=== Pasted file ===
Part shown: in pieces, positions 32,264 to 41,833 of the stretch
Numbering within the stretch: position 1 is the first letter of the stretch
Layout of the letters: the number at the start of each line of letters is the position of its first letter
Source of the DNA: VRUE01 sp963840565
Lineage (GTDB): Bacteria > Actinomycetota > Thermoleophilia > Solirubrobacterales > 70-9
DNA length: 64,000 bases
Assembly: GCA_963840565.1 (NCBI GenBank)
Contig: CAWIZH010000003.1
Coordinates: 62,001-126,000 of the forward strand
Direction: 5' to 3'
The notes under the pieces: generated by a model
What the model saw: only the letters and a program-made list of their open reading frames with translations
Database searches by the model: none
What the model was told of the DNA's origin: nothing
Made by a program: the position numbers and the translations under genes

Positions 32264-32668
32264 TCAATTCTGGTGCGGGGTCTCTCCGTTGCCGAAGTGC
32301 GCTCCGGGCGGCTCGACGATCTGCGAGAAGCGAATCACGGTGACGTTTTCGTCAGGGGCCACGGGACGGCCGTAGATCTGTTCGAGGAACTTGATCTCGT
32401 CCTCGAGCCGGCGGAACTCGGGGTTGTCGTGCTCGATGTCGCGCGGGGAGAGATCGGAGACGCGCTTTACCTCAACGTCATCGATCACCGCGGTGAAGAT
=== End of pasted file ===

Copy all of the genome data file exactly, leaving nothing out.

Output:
Part shown: in pieces, positions 32,264 to 41,833 of the stretch
Numbering within the stretch: position 1 is the first letter of the stretch
Layout of the letters: the number at the start of each line of letters is the position of its first letter
Source of the DNA: VRUE01 sp963840565
Lineage (GTDB): Bacteria > Actinomycetota > Thermoleophilia > Solirubrobacterales > 70-9
DNA length: 64,000 bases
Assembly: GCA_963840565.1 (NCBI GenBank)
Contig: CAWIZH010000003.1
Coordinates: 62,001-126,000 of the forward strand
Direction: 5' to 3'
The notes under the pieces: generated by a model
What the model saw: only the letters and a program-made list of their open reading frames with translations
Database searches by the model: none
What the model was told of the DNA's origin: nothing
Made by a program: the position numbers and the translations under genes

Positions 32264-32668
32264 TCAATTCTGGTGCGGGGTCTCTCCGTTGCCGAAGTGC
32301 GCTCCGGGCGGCTCGACGATCTGCGAGAAGCGAATCACGGTGACGTTTTCGTCAGGGGCCACGGGACGGCCGTAGATCTGTTCGAGGAACTTGATCTCGT
32401 CCTCGAGCCGGCGGAACTCGGGGTTGTCGTGCTCGATGTCGCGCGGGGAGAGATCGGAGACGCGCTTTACCTCAACGTCATCGATCACCGCGGTGAAGAT